You are here
An ever-growing, international body of research points to many human health and wellness benefits that result from nearby nature experiences. But what about trees?
Oak decline is a slow-acting disease complex that involves the interaction of biotic and abiotic factors such as climate, site quality and advancing tree age.
Climate Action Planning is designed to help planners, municipal staff and officials, citizens and others working at local levels to develop and implement plans to mitigate a community’s greenhouse gas emissions and increase the resilience of communities
Participants will learn about the potential impacts of climate change on 125 tree species of the eastern US.
The nation’s forest land area remains stable, but the composition and distribution of those forests is changing.
Storms happen and the urban forest responds accordingly to steps taken beforehand to create storm-response resilience. Recovery from storms also happens and the success is predictable based on how well a community prepares in advance to respond.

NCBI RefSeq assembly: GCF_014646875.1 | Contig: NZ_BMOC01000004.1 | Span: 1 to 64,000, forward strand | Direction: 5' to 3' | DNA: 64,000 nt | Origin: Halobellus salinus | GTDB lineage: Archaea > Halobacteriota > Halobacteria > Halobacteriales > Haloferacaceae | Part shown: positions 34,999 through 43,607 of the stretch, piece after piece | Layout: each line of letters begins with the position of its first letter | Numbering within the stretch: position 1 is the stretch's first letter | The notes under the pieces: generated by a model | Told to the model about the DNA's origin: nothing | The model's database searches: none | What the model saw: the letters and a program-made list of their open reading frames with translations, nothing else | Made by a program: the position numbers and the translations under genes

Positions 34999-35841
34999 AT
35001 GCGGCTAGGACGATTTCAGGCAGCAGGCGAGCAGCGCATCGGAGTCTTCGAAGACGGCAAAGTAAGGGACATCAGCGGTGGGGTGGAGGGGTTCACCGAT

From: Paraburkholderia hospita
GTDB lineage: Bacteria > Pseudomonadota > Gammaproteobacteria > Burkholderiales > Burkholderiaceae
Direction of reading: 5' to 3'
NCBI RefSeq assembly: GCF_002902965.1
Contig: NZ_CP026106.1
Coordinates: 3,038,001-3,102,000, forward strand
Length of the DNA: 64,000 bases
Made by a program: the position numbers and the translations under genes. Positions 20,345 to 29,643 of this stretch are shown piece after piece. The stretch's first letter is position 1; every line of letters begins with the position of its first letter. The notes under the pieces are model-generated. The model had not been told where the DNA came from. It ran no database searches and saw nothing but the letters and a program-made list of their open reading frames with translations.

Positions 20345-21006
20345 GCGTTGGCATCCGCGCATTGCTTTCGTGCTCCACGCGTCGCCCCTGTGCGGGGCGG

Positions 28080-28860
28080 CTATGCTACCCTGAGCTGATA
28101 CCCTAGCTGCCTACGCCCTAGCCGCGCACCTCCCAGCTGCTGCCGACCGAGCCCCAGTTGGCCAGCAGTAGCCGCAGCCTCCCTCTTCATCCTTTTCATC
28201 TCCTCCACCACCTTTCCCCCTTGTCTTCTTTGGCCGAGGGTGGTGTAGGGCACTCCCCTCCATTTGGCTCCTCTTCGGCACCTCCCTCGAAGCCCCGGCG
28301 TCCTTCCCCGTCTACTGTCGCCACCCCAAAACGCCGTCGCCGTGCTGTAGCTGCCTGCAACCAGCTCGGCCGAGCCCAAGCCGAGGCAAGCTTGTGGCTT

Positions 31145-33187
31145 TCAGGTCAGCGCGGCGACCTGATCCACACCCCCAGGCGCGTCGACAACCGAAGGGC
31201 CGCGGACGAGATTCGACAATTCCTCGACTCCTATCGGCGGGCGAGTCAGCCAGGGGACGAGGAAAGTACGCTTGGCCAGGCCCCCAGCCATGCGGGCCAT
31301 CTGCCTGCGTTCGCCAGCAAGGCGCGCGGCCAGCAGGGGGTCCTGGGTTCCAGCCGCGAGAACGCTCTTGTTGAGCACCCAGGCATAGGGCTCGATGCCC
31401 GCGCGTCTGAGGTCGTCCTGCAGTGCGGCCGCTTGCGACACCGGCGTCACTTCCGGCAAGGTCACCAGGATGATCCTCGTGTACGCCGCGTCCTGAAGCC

Viewers will learn about native vegetation’s applicability to a myriad of conservation practices beyond wildlife uses through an exploration of the supporting scientific research applied throughout the tall grass prairie and southeastern grasslands regi
Landscape Conservation Design brings people together around landscape-scale data in order to co-create strategies that conserve things we care about.
This webinar introduces tools for collecting climate data, and how an Extension audience can use this data to support decisi
In spite of the proven value of trees for reducing stormwater flows and pollutants, there remains a widespread lack of understanding, acceptance, and credibility of their use for managing stormwater.